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9 Effective Teaching Procedures
  • Initially, connect the teaching environment with highly valuable and high-density reinforcement.  If teaching sessions are typically interrupted with problem behavior, increase pairing sessions relative to the intensity of problematic behaviors.
  • At first, present low-frequency demands and then fade in greater and greater response requirements (e.g., more time on task or greater number of responses).
  • When we start with low-frequency demands with a reluctant learner, the learner will tolerate giving up the reinforcer when he or she learns that by giving it up and by responding quickly ....they get it right back.
  • Start teaching sessions with activities and requests that the student has demonstrated successfully.  This will increase momentum and cooperation because the student is getting contact with reinforcement by demonstrating correct responding.  Gradually fade in difficult requests; this will reduce the likelihood of escape and problem behavior.
  • Reduce student errors through teaching methods that insure high levels of correct responding.
  • The greater number of correct responses will lead to more reinforcement.  The learner will correlate learning to an improving set of conditions.
  • When a learner makes lots of errors, the student will likely become frustrated and may attempt to escape from demand or give up on the activity.  The learner will correlate learning to a worsening set of conditions. 
  • Intersperse"easy" tasks, which result in correct responding and are correlated with a higher density of reinforcement, with relatively more "difficult" tasks. Easy tasks will help to reduce problem behavior by reducing the value of escape.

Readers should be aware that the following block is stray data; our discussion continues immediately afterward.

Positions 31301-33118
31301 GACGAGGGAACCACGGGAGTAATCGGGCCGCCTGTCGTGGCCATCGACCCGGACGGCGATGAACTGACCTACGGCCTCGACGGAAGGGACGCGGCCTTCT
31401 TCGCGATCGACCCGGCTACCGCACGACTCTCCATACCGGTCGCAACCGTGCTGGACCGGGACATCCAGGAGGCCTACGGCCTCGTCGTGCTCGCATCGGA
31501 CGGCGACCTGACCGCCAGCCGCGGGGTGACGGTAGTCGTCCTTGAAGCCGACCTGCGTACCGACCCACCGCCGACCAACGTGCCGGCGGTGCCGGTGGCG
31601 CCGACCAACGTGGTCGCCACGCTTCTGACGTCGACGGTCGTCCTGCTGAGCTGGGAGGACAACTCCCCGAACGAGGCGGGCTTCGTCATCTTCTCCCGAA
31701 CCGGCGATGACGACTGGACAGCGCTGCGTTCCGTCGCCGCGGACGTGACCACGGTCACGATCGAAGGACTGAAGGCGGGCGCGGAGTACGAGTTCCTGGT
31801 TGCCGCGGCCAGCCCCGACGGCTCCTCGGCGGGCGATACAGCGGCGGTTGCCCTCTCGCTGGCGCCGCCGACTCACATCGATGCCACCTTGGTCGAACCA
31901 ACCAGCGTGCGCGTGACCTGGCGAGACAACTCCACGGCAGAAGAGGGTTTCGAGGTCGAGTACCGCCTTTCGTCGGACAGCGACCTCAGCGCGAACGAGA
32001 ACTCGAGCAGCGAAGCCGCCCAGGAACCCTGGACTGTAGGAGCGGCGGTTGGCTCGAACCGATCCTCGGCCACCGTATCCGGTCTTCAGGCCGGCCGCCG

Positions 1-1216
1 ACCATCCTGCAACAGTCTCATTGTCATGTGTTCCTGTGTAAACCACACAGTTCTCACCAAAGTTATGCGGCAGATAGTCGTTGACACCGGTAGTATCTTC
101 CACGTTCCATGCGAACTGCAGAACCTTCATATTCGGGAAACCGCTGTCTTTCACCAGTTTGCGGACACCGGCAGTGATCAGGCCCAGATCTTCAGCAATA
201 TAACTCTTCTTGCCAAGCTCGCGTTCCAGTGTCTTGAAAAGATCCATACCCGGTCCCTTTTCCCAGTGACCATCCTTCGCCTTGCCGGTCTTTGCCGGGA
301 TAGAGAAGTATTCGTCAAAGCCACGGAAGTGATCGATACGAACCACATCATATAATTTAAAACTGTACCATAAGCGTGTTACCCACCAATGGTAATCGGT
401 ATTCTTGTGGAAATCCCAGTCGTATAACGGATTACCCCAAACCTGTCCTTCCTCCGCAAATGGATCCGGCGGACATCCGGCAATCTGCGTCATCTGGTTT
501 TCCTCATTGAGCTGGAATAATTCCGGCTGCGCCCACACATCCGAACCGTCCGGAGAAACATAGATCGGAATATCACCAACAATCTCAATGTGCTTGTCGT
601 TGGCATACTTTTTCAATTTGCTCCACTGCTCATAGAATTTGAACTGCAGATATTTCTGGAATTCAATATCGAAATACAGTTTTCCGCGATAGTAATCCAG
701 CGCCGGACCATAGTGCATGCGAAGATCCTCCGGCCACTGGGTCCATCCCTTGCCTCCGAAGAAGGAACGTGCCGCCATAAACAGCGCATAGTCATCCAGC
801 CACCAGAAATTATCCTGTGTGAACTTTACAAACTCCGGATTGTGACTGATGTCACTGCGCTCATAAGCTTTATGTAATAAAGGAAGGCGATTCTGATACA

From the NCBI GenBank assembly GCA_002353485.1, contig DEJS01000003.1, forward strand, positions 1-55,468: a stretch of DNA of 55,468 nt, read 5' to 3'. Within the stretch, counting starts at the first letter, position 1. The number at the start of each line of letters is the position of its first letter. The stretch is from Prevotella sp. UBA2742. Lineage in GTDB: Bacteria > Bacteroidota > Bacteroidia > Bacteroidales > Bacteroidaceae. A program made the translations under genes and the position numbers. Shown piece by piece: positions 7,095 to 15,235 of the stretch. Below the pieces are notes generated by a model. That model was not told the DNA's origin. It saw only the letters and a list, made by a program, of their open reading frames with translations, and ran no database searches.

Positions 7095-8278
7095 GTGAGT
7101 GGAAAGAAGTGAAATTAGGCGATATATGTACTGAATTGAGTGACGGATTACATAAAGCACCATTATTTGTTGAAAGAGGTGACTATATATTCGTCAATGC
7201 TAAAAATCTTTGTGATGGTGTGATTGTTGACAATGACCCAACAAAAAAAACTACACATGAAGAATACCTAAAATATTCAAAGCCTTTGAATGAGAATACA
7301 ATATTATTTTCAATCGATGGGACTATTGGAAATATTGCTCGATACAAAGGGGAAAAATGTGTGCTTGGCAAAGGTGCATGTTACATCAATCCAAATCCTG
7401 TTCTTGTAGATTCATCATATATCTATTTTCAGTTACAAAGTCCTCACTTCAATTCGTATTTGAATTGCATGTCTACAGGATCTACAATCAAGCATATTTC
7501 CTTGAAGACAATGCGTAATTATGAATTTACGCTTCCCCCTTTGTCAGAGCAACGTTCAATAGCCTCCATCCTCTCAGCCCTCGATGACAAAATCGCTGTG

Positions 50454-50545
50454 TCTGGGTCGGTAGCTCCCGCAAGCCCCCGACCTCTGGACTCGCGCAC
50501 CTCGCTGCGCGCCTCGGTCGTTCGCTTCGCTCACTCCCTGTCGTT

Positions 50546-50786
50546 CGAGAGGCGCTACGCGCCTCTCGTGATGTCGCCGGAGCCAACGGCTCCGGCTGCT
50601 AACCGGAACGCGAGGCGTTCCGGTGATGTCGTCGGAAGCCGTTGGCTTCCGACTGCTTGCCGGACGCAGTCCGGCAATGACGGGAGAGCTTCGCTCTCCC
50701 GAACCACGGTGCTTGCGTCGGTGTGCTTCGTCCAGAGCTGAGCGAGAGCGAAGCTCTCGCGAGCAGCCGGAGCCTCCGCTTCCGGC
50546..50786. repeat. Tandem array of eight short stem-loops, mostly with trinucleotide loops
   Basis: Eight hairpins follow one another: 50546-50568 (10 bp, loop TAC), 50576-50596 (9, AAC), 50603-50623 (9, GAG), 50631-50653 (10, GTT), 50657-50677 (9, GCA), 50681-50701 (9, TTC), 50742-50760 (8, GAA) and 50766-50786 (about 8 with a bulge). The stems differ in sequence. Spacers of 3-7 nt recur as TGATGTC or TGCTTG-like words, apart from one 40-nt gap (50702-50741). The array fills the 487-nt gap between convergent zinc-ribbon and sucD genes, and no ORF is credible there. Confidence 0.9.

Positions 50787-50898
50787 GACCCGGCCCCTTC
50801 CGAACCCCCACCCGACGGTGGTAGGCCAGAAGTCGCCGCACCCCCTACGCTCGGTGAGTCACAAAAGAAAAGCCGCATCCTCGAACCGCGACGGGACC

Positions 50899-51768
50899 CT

• Hard tasks increase the likelihood of escape behavior from task.  It is more reinforcing to escape than to remain on task.
  • Hard tasks are threats to reinforcement because of errors are more likely to occur.
  • Easy tasks are promises of reinforcement because the tasks have already been mastered by the learner.  
  • Teaching situations should be 80% easy and 20% difficult. 
  • To reduce escape behavior, avoid mass trialing the same stimulus over and over again, such as "Do this" or "What is it?"  Instead, mix and vary instructional demands to avoid fatiguing the learner on one subject/topic.  Examples of mix and varying the discriminitive stimulus could include the following: find, show me, what is it?, touch, do this, read, answering questions, fill in the blank, tell me, say ________, etc.
  • When the learner engages in off task behavior, do not reinforce the behavior. Extinction is witholding reinforcement for a previous reinforced behavior, and the effect over time is the behavior fades and goes away.  Escape behavior is strengthened when the learner is allowed to get out of the task.  Develop a plan to address escape behavior and be consistent with implementation!
  • Instruction which is delivered in a fast-paced manner (short, inter-trial intervals; ITI) can reduce problem behavior and student errors, relative to the same demands when presented slowly.  It is recommended to have no more than a 2-second delay between trials. 
  • Teaching skills to fluency (correct and quick), as opposed to just correct, decreases the value of escape as a reinforcer, relative to other reinforcers available for non-fluent responding.
  • It appears that students who learn to respond quickly and accurately, and not just accurately, tend to exhibit greater endurance for long duration sessions without problem behavior. 
Carbone, V. (2005). Work shop and training materials provided to the PA Verbal Behavior project. Dipuglia, A. & Miklos, M. (2009). A beginning guide to the intensive teaching process of the verbal operants.   Pennsylvania Training and Technical Assistance Network, Retrieved from: 

12th So I'm getting a Student with Autism...  What do I need to know? (NE Region)
23rd -
3 Day Introduction to Intensive Teaching of Verbal Behavior (ESU 7)
30th & 31st Introduction to Autism Spectrum Disorders (ESU 10)
6th 2 Day - Traditional Structured Teach